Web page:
There are essentially two ways to make money on Wall Street. The first—let's call it the old-fashioned way—is to match people who have money with people who can use it to make or do something. This is how Wall Street really earns its money. By facilitating investment and diversifying risk, the finance sector adds enormous value to the overall economy. When it ceases to perform this function and credit dries up—as it partially has in this recession—the economy grinds almost to a halt. As galling as it was to have to bail Wall Street out, if we hadn't, we would have found out just how vital what Wall Street does is to the economy.
The second way to make money is to inflate the value of something without adding any real value. Instead of betting on which investments are likely to yield the highest return, you gamble on which are likely to attract other investors. Because even if nothing of value is created the price of an asset can go up. All that has to change is our collective estimate of its value. While bubbles are often called "irrational" because they don't reflect any real change in the value of the asset, it isn't necessarily irrational to invest in something that's inflated this way. You can get rich doing it—provided you get out before the bubble bursts.
Bubbles are the market equivalent of Ponzi schemes, although they are generally as much the product of collective enthusiasm as of out-and-out fraud. In Ponzi schemes—like the one Bernie Madoff used to bilk investors out of billions of dollars—no money is actually invested. Instead, money from people who buy into the scheme later is used to pay off the "investments" of the people who buy into it earlier. Because no money is actually made—it's only shifted from one person to another—such schemes are unsustainable. When there is no one left to bring into the scheme, it collapses. Market bubbles work essentially the same way. Fortunes are made as the bubble inflates, but since not much of value is being produced the bubble can't keep growing forever. Without a continuing supply of fresh money it collapses, and whoever is left in the market takes a financial beating.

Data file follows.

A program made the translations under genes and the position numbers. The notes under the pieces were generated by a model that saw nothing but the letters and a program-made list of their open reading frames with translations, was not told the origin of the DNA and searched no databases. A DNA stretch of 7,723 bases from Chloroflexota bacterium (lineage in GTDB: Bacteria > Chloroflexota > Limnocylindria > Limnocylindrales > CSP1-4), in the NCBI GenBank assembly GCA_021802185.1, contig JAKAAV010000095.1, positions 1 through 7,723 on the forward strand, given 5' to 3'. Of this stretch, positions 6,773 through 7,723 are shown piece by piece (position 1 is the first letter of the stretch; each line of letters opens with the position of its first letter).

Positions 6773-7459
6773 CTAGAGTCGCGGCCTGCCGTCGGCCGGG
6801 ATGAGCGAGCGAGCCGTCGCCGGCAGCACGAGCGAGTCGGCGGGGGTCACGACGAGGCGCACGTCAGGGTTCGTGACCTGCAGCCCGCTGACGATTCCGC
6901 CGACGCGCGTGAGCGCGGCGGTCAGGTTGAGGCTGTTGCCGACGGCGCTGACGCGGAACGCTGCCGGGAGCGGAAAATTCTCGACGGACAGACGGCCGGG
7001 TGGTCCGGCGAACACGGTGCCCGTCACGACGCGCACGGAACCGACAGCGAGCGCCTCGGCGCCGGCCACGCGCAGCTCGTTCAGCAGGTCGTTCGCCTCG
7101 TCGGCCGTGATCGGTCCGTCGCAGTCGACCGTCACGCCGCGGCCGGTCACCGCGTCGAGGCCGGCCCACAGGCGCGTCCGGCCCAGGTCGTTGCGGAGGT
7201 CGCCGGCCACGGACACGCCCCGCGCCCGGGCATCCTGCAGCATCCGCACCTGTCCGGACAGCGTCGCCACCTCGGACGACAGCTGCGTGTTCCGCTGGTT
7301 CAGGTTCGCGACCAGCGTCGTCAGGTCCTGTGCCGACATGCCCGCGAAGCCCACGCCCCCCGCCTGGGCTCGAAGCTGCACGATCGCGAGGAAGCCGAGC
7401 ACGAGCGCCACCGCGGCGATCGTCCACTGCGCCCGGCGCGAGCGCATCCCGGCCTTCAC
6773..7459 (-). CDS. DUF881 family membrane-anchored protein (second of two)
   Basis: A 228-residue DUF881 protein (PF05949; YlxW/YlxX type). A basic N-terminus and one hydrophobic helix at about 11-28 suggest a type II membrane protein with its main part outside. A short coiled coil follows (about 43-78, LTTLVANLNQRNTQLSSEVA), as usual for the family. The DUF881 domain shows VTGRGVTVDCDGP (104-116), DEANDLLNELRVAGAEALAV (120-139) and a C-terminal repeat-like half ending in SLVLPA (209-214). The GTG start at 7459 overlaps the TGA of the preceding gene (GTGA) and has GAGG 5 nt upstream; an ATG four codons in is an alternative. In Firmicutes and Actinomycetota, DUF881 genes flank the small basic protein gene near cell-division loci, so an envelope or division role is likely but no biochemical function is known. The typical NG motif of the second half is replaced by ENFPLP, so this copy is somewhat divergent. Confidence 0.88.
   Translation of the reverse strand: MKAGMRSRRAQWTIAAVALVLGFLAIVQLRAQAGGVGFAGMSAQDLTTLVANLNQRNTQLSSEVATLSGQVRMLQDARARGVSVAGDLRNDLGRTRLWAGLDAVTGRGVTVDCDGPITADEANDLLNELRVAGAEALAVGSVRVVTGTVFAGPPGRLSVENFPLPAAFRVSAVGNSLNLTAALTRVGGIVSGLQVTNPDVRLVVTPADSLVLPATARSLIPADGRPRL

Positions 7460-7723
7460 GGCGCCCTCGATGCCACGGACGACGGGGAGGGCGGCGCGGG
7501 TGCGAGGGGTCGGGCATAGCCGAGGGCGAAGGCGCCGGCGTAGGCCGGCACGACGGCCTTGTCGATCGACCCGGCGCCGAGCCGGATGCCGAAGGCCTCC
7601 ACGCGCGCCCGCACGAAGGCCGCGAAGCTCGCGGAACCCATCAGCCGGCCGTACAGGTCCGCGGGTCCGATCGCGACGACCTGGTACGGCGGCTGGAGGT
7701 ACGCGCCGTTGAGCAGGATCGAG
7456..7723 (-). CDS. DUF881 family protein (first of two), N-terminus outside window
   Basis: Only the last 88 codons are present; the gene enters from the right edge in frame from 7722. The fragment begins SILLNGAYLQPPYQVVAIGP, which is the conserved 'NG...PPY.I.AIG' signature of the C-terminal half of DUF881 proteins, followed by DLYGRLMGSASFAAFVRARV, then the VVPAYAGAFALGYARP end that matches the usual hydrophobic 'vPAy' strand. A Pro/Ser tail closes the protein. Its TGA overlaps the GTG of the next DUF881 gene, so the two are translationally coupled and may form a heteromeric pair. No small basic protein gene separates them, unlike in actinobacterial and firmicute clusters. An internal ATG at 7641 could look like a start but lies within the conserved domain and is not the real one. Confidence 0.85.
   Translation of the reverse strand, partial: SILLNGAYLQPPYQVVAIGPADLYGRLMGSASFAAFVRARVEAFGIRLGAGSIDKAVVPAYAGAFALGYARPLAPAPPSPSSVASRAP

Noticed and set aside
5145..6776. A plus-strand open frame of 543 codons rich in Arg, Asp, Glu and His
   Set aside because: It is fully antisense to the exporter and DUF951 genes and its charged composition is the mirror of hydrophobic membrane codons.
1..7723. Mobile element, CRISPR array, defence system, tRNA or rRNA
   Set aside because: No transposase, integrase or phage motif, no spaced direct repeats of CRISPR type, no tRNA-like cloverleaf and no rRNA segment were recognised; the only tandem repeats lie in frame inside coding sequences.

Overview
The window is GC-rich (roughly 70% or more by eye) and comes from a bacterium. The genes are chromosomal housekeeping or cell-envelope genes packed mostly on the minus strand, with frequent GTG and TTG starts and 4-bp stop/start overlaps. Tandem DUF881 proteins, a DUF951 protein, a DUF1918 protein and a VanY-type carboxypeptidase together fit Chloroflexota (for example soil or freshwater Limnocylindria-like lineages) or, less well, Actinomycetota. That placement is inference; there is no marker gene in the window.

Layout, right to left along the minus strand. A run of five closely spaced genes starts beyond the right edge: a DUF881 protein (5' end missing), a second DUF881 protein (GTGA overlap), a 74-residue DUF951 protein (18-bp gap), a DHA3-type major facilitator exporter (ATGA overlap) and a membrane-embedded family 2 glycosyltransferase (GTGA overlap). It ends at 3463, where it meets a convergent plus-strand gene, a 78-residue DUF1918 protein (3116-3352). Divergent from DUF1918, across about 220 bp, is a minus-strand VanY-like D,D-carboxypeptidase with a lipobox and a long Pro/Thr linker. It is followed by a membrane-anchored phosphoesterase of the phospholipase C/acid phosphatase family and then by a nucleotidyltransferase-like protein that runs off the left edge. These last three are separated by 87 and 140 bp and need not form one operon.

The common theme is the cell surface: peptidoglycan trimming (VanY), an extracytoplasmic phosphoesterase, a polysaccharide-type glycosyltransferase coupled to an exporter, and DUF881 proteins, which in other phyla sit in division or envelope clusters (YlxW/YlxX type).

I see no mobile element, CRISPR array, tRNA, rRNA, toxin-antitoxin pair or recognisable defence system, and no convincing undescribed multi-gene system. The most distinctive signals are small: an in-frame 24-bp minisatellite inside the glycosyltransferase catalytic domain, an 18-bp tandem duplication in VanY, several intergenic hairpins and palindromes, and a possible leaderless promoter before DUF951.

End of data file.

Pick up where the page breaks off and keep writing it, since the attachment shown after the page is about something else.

Until the 1990s, the financial industry never made more than 20% of domestic corporate profits. But in this decade that figure rose to a staggering 41%. It's hard to argue that the financial sector ever actually accounted for that much of our national value-added. Instead, these new profits were earned largely on paper, an artifact of the inflated prices of financial instruments like mortgage-backed securities. The industry was playing a zero-sum game, gambling pure and simple. Much of the apparent growth of our financial sector, in other words—much like in the dot-com bubble of the 1990s—was an illusion created by the money pouring into Wall Street.
Bubbles like this are intrinsic feature of free markets. They have the roots in the early days of capitalism, going back at least as far as the early 17th century, when collapse in the price of tulip bulbs created a panic in the Dutch stock exchange. My own family was involved in a bubble when the collapse of commodity prices following the end of the Seven Years' War in 1763 led to the failure of the highly-leveraged de Neufville Brothers banking house and precipitated a crisis. The problem is that there's no surefire way to distinguish between real investment and market hype, no way to know whether the price of an asset really reflects by its intrinsic value. So it is probably too simple to blame the latest crash on any particular type of financial instrument or institution, since we didn't need credit default swaps to drive up the price of tulips.
The more fundamental issue is that the financial industry had very little incentive to avoid such crises. While many people on Wall Street fooled themselves into believing that the party would never end—perhaps simply to help themselves sleep at night—they were never stupid. When the music stopped some of them would lose money, but it was money which they wouldn't otherwise have made anyway. And before that happened many more would make their fortunes and get out. So it was never that they couldn't evaluate the risk properly if they really wanted to, but rather that the risk was never really to them. The financial industry is simply too important to the economy—not to mention too influential—for us to allow it to collapse. Once we were taken in by the financial markets' scam, we couldn't get our money back.
We may not be able to avoid speculative bubbles. But we can take steps to make sure the people who gamble with our money bear a greater share of the risks. We can diversify our risk by making sure that banks are not too big to fail, and that the collapse of one will not necessarily lead to the collapse of all the others. Part of the reason this bubble did so much damage to our economy is that the deregulation of the banking industry in the eighties and nineties allowed banks to get bigger and to take on greater risks. The truth is that because of its importance to our economy, the financial sector is a public institution in the same way that utilities are. Greater regulation will undoubtedly make it less efficient in the short run. But in the long run regulation may be necessary to make sure the economy runs more smoothly. And without real regulation this will happen again, and sooner rather than later.